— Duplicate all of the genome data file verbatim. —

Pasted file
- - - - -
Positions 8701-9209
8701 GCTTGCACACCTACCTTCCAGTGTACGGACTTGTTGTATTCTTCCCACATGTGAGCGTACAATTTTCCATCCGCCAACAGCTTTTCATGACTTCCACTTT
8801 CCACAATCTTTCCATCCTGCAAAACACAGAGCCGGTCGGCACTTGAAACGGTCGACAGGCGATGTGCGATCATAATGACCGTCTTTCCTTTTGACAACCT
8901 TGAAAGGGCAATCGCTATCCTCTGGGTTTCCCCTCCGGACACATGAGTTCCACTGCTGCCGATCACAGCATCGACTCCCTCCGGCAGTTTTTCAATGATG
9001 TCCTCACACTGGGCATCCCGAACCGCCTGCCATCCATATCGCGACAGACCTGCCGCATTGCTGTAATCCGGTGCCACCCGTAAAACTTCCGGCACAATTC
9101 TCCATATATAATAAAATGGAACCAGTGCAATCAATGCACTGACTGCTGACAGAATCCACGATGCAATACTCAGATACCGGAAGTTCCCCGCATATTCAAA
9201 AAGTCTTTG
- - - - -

Positions 8701-9209
8701 GCTTGCACACCTACCTTCCAGTGTACGGACTTGTTGTATTCTTCCCACATGTGAGCGTACAATTTTCCATCCGCCAACAGCTTTTCATGACTTCCACTTT
8801 CCACAATCTTTCCATCCTGCAAAACACAGAGCCGGTCGGCACTTGAAACGGTCGACAGGCGATGTGCGATCATAATGACCGTCTTTCCTTTTGACAACCT
8901 TGAAAGGGCAATCGCTATCCTCTGGGTTTCCCCTCCGGACACATGAGTTCCACTGCTGCCGATCACAGCATCGACTCCCTCCGGCAGTTTTTCAATGATG
9001 TCCTCACACTGGGCATCCCGAACCGCCTGCCATCCATATCGCGACAGACCTGCCGCATTGCTGTAATCCGGTGCCACCCGTAAAACTTCCGGCACAATTC
9101 TCCATATATAATAAAATGGAACCAGTGCAATCAATGCACTGACTGCTGACAGAATCCACGATGCAATACTCAGATACCGGAAGTTCCCCGCATATTCAAA
9201 AAGTCTTTG